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Yet, I would not have all yet,
SWEETEST love, I do not go,
For weariness of thee, Nor in hope the world can show A fitter love for me;
But since that I
Must die at last, 't is best, Thus to use myself in jest
By feigned death to die;
Yesternight the Sun went hence,
Nor half so short a way:
But believe that I shall make
More wings and spurs than he.
Q how feeble is man's power, That if good fortune fall, Cannot add another hour,
Nor a lost hour recall! But come, bad chance, And we join to 't our strength, And we teach it art and length, Itself o'er us t' advance.
When thou sigh'st, thou sigh'st no wind,
My life's blood doth decay.
That thou lov'st me, as thou say'st;
Let not thy divining heart
WHEN last I dy'd (and, dear, I die
But since my soul, whose child love is, Takes limbs of flesh, and else could nothing do, More subtile than the parent is, Love must not be, but take a body too;
And therefore what thou wert, and who, I bid love ask, and now,
That it assume thy body, I allow,
Whilst thus to ballast love, I thought,
Thy every hair for love to work upon
As is 'twixt air and angel's purity,
BREAK OF DAY.
STAY, O sweet, and do not rise,
The light, that shines, comes from thine eyes;
Stay, or else my joys will die,
'Tis true, 't is day; what though it be?
Love, which in spite of darkness brought us hi
Should in despite of light keep us together.
Light hath no tongue, but is all eye;
And that I lov'd my heart and honour so,
Only our love hath no decay: This no to morrow hath, nor yesterday; Running it never runs from us away, But truly keeps his first-last-everlasting day.
Must business thee from hence remove?
He which hath business, and makes love, doth do
ALL kings, and all their favourites,
All glory of honours, beauties, wits,
The Suu itself (which makes times, as they pass)
Two graves must hide thine and my corse:
Oft fed with true oaths, and with sweet salt tears:
And then we shall be throughly bless'd: But now no more than all the rest.
Here upon Earth we' are kings, and none but we Can be such kings, nor of such subjects be; Who is so safe as we? where none can do Treason to us, except one of us two.
True and false fears let us refrain: Let us love nobly, and live, and add again Years and years unto years, till we attain To write threescore, this is the second of our reign.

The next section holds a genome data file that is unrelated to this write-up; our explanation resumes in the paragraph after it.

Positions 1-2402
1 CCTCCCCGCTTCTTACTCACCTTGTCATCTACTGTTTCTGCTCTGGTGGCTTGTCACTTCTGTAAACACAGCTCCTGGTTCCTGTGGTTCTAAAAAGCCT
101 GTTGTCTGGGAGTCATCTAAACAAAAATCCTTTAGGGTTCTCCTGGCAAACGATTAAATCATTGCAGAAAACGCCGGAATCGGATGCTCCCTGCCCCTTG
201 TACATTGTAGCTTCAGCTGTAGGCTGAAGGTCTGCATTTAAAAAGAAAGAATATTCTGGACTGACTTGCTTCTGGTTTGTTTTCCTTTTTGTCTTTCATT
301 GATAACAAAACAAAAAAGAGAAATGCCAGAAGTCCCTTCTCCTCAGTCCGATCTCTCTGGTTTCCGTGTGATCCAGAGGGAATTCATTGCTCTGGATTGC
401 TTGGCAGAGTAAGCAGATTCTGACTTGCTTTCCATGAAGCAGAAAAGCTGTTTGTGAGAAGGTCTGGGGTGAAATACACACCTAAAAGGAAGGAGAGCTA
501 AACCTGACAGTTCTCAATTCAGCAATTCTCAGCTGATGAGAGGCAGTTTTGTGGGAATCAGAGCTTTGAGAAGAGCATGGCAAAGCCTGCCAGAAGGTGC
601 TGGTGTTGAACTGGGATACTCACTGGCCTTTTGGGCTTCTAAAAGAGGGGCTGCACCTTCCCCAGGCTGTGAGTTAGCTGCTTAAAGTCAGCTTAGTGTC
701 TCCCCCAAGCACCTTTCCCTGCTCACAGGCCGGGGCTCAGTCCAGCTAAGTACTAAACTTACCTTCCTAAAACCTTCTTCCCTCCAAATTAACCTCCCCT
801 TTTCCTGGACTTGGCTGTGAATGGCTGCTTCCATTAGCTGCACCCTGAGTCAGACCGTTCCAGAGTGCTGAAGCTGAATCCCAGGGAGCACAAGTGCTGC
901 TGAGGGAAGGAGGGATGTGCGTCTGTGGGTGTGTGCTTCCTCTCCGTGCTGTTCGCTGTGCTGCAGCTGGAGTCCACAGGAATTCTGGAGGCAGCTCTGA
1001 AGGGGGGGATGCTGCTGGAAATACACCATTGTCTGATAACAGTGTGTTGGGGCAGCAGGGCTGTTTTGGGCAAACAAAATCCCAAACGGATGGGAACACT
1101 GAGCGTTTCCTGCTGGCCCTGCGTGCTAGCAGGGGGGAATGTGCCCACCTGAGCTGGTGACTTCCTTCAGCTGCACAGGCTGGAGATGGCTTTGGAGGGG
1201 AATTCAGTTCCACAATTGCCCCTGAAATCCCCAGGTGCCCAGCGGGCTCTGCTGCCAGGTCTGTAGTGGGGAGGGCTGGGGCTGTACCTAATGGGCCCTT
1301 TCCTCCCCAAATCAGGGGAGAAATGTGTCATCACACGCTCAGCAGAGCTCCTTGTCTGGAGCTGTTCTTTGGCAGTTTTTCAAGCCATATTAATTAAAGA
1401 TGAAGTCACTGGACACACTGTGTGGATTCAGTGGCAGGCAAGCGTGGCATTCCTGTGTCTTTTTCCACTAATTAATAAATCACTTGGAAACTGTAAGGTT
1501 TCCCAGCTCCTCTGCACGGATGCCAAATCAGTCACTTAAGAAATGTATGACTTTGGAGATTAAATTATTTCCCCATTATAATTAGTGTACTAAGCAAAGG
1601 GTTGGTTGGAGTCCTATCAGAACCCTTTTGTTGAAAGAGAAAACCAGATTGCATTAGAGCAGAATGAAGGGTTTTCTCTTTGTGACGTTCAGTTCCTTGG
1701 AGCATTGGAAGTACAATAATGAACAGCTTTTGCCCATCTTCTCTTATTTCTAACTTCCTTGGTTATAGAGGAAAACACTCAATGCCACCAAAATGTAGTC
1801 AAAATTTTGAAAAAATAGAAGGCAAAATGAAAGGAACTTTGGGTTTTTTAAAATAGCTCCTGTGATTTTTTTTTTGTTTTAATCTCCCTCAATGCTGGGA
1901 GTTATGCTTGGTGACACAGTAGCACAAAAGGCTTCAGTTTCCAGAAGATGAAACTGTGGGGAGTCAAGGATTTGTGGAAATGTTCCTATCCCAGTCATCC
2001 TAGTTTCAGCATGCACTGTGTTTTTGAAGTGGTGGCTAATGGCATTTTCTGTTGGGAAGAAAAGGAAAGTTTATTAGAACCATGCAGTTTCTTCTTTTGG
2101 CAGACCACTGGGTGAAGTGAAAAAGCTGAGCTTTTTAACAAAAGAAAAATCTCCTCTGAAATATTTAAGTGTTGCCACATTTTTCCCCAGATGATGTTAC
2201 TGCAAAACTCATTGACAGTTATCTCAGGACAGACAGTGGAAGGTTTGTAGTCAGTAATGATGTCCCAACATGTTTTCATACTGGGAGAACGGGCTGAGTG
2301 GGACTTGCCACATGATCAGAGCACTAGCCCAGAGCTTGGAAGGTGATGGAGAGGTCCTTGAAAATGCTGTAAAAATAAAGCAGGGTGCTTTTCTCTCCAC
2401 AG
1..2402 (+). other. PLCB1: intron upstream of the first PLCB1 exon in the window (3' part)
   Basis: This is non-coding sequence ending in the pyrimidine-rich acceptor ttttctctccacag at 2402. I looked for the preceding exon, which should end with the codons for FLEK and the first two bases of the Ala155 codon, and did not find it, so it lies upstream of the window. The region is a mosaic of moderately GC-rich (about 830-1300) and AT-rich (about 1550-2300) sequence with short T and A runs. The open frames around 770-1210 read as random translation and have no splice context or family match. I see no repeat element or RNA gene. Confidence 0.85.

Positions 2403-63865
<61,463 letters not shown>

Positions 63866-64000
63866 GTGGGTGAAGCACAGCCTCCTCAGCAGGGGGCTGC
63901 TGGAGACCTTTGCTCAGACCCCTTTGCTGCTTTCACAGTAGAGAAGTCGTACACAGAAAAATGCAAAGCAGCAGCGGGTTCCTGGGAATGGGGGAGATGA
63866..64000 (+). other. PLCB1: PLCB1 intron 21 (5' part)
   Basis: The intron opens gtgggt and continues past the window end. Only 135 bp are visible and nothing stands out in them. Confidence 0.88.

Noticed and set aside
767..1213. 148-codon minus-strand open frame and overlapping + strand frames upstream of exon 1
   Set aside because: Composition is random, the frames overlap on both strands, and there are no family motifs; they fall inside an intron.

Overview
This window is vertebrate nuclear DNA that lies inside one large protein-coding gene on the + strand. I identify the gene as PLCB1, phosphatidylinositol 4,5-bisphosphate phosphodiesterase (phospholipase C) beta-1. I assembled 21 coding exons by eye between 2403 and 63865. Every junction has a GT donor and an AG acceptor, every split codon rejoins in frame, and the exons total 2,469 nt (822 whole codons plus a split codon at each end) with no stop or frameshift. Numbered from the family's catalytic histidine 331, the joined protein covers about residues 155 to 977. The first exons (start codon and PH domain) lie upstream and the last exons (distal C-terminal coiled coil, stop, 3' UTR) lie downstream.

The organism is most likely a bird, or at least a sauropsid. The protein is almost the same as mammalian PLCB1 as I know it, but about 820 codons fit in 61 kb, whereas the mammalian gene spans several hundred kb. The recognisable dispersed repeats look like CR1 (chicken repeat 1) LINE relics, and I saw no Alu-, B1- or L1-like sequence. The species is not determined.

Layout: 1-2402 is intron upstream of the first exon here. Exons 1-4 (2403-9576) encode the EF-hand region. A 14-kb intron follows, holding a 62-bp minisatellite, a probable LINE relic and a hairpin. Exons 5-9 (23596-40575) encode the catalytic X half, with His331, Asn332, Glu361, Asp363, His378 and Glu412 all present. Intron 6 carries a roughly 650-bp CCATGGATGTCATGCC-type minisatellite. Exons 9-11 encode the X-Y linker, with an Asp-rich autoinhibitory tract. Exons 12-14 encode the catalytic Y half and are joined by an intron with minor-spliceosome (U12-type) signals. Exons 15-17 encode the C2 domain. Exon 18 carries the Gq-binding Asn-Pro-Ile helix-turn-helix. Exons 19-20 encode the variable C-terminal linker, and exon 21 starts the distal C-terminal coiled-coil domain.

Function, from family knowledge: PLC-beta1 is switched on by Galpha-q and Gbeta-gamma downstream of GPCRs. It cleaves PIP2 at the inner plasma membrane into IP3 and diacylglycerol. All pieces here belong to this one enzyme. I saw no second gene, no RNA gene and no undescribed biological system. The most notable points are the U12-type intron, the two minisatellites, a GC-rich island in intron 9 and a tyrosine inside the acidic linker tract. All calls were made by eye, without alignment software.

A VALEDICTION OF MY NAME,
IN THE WINDOW.
My name engrav'd herein,
Doth contribute my firmness to this glass, Which ever since that charm hath been As hard as that, which grav'd it, was; Thine eye will give it price enough, to mock The diamonds of either rock.
"T is much that glass should be As all confessing and through-shine as I,
'T is more that it shows thee to thee, And clear reflects thee to thine eye. But all such rules love's magic can undo, Here you see me, and I see you.
As no one point nor dash, Which are but accessaries to this name, The show'rs and tempests can outwash, So shall all times find me the same; You this entireness better may fulfil,
Who have the pattern with you still.
Or if too hard and deep
This learning be, for a scratch'd name to teach,
Or think this ragged bony name to be
My ruinous anatomy.
Then as all my souls be Emparadis'd in you (in whom alone
I understand, and grow, and see) The rafters of my body, bone, Being still with you, the muscle, sinew, and vein, Which tile this house, will come again.
Here love's divine (since all divinity
Is love or wonder) may find all they seek, Whether abstracted spiritual love they like, Their souls exhal'd with what they do not see; Or loath so to amuse
Faith's infirmities, they chuse
Something, which they may see and use ; For though mind be the Heaven, where love doth Beauty a convenient type may be to figure it. [sit, Here more than in their books may lawyers find,
Both by what titles mistresses are ours,
And for the cause honour or conscience give;
SOME that have deeper digg'd Love's mine than I,
But should I love, get, tell, till I were old,
So lovers dream a rich and long delight,